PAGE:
Born in 1941 in Louisiana, Keith Sonnier graduated from the University of Southwestern Louisiana in Lafayette in 1963 with a Bachelor of Arts, and he received a Master of Fine Arts from Rutgers University (New Jersey) in 1966.
In the 1960s, he was inspired by artists such as Richard Serra and Eva Hesse and their ways of conceiving sculpture, and he took inspiration from Minimalism to create assemblages placed on the ground or fixed to the wall by employing various industrial materials such as metal, rubber foam, glass, cloth as well as salvage objects.
As early as 1968, his mural sculptures brought together incandescent light with transparent fabric, which was soon replaced with neon in glass tubes. By using light and colour he draws in space, playing with architecture and with large glass plates in the shape of a circle or rectangle.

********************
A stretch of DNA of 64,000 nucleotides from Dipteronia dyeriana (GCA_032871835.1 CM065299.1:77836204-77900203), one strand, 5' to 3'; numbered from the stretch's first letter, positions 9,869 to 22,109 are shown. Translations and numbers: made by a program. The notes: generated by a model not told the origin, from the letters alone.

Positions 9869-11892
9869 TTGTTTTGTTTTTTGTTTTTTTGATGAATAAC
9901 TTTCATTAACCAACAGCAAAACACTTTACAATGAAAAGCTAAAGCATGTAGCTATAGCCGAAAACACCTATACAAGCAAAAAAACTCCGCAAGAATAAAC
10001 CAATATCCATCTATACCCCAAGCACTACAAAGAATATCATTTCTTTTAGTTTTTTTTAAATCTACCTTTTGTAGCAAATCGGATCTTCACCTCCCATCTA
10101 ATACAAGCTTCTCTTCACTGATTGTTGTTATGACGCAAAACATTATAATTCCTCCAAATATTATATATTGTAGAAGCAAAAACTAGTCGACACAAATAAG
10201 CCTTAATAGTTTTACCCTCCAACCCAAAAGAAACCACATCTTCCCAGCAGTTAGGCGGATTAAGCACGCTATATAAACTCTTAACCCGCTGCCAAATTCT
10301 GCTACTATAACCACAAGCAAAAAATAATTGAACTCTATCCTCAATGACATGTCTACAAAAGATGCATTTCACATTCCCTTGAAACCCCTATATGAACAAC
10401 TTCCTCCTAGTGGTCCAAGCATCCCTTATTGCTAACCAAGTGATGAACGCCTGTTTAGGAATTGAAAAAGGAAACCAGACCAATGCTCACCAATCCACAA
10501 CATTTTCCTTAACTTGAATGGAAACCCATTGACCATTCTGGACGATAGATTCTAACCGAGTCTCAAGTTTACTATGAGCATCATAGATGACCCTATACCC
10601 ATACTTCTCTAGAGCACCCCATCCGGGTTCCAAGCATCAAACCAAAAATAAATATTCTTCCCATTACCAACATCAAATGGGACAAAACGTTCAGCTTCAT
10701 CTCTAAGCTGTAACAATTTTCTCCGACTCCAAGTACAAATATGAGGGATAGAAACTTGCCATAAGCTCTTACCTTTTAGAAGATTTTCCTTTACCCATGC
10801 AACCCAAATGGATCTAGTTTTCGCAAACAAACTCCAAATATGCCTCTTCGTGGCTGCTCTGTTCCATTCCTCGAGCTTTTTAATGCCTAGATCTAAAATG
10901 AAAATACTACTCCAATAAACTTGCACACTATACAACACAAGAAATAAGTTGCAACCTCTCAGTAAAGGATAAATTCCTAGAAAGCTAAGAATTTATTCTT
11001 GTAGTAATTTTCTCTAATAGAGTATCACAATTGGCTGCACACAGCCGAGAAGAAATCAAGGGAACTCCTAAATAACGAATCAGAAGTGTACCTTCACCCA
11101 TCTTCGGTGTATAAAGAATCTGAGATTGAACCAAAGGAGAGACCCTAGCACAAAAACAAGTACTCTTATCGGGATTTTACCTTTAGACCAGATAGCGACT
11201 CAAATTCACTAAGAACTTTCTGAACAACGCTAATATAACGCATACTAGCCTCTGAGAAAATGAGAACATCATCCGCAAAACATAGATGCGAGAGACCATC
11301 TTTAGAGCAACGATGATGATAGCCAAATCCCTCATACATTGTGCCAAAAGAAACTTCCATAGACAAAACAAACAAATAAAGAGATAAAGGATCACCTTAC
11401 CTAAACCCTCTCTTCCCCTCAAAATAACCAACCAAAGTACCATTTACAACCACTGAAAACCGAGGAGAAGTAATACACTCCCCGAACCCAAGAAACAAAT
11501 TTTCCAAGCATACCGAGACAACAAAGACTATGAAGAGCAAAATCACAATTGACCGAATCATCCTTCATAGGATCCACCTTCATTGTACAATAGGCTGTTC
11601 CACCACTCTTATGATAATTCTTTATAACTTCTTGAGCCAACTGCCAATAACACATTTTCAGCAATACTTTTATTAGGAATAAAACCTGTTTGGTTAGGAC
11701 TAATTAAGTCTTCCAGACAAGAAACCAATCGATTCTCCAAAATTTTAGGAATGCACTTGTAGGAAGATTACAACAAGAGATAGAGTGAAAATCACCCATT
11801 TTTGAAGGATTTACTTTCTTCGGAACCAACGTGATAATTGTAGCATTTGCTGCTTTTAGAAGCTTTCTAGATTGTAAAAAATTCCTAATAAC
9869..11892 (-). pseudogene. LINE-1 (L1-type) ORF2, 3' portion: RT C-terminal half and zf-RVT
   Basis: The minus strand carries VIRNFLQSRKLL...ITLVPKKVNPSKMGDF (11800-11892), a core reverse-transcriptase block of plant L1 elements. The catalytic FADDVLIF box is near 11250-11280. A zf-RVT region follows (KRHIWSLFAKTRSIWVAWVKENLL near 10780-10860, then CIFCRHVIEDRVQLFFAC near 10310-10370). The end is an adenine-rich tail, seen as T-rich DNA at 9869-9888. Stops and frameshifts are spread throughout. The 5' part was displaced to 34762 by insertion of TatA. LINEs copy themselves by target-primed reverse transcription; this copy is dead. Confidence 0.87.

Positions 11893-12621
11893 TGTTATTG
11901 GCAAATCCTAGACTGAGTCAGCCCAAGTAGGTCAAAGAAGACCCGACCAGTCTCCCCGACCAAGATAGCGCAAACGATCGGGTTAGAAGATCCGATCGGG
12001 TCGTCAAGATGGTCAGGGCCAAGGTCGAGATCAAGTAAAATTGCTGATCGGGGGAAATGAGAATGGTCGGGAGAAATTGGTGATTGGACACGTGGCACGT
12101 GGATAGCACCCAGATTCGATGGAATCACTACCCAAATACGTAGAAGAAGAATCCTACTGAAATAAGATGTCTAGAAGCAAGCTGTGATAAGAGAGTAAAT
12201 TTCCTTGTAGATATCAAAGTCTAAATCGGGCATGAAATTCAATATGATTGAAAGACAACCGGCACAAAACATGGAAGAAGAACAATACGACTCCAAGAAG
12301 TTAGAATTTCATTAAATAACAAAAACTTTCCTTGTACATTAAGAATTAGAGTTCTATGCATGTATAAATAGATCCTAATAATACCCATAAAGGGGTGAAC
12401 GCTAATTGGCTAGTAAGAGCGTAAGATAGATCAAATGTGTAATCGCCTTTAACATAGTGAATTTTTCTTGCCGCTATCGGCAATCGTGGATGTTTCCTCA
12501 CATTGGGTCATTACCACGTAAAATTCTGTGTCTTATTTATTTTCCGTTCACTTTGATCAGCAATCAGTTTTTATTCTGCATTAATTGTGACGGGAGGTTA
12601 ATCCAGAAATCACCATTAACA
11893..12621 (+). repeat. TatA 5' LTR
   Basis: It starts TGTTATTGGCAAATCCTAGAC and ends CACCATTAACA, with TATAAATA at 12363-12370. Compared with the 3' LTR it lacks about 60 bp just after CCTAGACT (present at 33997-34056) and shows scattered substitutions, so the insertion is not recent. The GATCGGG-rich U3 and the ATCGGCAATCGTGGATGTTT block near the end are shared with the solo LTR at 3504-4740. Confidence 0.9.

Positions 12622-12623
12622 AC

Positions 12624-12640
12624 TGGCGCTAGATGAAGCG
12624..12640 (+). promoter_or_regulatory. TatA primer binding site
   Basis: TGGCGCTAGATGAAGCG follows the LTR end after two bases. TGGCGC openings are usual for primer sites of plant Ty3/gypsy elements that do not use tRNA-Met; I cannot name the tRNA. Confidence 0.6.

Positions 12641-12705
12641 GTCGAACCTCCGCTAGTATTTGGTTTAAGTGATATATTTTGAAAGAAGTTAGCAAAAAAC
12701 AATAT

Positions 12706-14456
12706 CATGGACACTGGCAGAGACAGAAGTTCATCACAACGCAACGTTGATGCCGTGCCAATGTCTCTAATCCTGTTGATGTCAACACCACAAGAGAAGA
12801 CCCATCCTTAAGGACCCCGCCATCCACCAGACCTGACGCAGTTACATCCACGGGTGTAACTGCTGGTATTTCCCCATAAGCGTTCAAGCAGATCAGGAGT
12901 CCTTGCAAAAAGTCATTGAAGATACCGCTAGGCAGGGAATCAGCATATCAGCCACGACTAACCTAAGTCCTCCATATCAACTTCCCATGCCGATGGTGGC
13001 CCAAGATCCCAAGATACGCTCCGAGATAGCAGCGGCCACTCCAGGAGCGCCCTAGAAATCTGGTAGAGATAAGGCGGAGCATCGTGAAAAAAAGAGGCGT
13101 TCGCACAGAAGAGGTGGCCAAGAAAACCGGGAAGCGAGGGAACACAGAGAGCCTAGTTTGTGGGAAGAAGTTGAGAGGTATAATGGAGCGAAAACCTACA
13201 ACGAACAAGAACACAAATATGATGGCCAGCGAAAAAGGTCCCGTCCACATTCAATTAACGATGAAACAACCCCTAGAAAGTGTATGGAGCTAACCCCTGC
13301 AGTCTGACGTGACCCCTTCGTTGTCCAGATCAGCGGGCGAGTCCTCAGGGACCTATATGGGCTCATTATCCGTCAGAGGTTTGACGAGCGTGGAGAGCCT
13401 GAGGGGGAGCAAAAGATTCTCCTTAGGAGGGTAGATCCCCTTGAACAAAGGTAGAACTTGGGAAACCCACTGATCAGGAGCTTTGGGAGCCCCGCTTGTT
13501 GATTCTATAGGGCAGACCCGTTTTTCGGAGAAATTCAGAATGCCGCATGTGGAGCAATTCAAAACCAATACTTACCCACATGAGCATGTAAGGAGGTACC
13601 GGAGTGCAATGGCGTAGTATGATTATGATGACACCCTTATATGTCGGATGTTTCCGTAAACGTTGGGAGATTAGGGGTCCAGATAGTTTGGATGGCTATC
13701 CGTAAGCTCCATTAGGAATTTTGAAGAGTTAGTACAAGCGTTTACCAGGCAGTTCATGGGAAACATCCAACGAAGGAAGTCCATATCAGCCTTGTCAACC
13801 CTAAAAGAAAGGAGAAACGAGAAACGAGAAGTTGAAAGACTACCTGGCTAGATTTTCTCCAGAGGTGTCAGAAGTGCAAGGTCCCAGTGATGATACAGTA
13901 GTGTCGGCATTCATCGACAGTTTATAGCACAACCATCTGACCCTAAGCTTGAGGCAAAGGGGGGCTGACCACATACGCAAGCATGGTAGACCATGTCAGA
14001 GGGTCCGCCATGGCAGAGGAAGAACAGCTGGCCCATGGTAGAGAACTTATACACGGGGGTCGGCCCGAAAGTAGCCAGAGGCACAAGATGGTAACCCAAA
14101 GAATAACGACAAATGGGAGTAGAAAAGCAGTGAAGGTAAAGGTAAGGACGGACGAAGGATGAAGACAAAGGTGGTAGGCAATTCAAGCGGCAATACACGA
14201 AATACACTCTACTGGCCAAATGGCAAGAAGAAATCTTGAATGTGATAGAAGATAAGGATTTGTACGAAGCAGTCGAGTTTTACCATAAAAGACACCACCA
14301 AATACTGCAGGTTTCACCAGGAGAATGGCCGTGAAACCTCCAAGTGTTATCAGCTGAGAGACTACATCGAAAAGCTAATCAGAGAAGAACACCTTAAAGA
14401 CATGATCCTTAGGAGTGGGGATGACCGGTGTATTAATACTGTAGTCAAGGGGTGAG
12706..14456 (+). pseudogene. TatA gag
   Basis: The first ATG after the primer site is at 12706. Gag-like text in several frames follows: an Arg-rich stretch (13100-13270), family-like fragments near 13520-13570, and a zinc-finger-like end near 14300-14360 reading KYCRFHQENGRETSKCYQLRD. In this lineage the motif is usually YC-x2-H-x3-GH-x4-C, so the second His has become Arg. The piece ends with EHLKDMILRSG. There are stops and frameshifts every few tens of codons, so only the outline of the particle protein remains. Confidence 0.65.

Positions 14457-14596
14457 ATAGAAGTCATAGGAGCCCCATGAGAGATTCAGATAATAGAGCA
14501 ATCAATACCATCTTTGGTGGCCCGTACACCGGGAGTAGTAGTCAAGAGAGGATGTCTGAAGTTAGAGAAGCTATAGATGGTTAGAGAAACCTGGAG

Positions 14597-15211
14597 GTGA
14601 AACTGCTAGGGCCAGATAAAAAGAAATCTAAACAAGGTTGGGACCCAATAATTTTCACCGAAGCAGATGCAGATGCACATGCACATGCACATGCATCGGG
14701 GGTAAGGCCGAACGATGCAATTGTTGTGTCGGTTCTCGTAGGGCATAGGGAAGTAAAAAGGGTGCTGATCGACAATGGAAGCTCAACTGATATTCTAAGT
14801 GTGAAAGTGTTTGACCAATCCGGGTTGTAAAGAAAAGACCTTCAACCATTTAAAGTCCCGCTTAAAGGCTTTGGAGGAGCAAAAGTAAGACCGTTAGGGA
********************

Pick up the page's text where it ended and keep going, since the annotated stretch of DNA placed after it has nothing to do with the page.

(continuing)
In the 1970s, neon became his material of choice, which he used along with geometric elements and fluorescent powder, leading to the development of pictograms, through the combination of tubes of various shapes and colours, with illuminated contours of light (‘Sel Series’).
Since the 1980s, Keith Sonnier has been working on major public and private commissions to create neon architectural installations in buildings around the world. His installations can be seen at the New International Airport in Munich (‘Lichtweg / Lightway’, 1990-1992) and the Neue Nationalgalerie of Mies van der Rohe (‘Ba-O-Ba’, 2002).